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The Magazine of The Evangelical Lutheran Church in America

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Burning vision

TV film focuses on the people behind church fires

Painful, shocking events often become the inspiration for good art. A current example is the excellent documentary film Forgotten Fires, produced by the Independent Television Service. It will be broadcast on PBS stations Thursday, April 29 (check local listings for time). This spellbinding film tells the story of two African American Baptist churches burned in 1995 by young white men in rural South Carolina.

This isn't a "PC" or "message" film. It's a sensitive, probing look at what caused two youth who grew up with African American friends and neighbors to burn the churches.

Much of the story is told by one of the men, speaking in interviews from prison. Lost and drifting, he and a friend were vulnerable to the Ku Klux Klan, which made inroads into their county the year before these church burnings.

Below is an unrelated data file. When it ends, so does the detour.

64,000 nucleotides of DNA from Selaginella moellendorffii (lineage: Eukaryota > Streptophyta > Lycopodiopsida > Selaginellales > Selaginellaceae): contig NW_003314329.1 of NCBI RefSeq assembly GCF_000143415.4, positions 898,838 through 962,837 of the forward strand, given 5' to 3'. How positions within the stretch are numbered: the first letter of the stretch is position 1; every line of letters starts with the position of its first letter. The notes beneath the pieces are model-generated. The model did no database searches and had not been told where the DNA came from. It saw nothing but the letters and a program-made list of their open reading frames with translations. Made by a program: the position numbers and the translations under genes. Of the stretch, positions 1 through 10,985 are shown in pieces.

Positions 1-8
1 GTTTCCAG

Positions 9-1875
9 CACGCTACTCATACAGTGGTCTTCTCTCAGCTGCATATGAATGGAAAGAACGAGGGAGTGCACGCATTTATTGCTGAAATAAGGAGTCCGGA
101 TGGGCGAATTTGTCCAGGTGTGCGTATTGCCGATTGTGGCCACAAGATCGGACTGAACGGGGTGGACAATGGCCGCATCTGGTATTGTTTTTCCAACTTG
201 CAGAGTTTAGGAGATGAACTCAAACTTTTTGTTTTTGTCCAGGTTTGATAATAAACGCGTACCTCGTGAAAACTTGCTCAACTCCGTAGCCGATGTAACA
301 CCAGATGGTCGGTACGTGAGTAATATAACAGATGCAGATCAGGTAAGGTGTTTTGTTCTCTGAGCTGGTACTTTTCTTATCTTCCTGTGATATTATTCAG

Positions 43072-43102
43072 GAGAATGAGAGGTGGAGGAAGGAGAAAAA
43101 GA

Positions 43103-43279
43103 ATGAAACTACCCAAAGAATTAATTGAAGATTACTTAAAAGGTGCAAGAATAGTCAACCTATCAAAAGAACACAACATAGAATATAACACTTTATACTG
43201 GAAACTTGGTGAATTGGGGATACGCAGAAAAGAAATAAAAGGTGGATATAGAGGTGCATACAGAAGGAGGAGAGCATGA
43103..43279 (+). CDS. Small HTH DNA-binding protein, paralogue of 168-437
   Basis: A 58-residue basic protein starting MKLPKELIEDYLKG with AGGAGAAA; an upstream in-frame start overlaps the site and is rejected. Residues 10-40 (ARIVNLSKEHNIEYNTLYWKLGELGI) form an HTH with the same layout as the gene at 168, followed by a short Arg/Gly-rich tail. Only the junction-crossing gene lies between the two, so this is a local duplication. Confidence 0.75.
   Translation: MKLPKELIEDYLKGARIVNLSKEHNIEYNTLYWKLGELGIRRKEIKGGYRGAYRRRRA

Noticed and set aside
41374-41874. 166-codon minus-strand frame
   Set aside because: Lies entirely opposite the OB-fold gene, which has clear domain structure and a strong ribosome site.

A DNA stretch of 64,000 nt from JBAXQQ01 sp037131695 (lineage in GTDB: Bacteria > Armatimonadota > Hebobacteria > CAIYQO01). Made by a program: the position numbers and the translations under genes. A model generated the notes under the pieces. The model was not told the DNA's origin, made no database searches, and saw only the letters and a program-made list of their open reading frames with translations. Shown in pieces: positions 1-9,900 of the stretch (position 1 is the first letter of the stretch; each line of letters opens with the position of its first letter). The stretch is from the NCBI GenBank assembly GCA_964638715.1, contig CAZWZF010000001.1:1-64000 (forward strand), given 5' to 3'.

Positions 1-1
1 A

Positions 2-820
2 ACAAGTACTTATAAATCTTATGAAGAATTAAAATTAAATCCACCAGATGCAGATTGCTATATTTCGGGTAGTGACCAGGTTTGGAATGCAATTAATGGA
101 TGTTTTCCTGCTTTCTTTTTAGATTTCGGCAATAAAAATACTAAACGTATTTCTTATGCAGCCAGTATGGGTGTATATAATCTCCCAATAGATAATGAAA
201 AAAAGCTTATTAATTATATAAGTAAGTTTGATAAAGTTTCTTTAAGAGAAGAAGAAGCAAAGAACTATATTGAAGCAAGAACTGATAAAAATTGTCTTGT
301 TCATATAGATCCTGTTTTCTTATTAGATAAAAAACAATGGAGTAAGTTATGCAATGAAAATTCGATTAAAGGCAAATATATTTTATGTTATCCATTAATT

The producers interviewed older Klan members — mostly poor, uneducated whites who blamed African Americans for "taking" jobs. The pastors and members of the two churches also tell their stories. One moving scene focuses on the incarcerated youth receiving a letter of forgiveness and prayer from one of the pastors.

Full of striking images, the work portrays a culture many thought, or hoped, had passed into history. Perhaps the film's most arresting point is the banality and ordinariness of evil.

Forgotten Fires has won honors at several film festivals. Funded primarily by PBS, the project also received support from religious organizations including the National Council of Churches.


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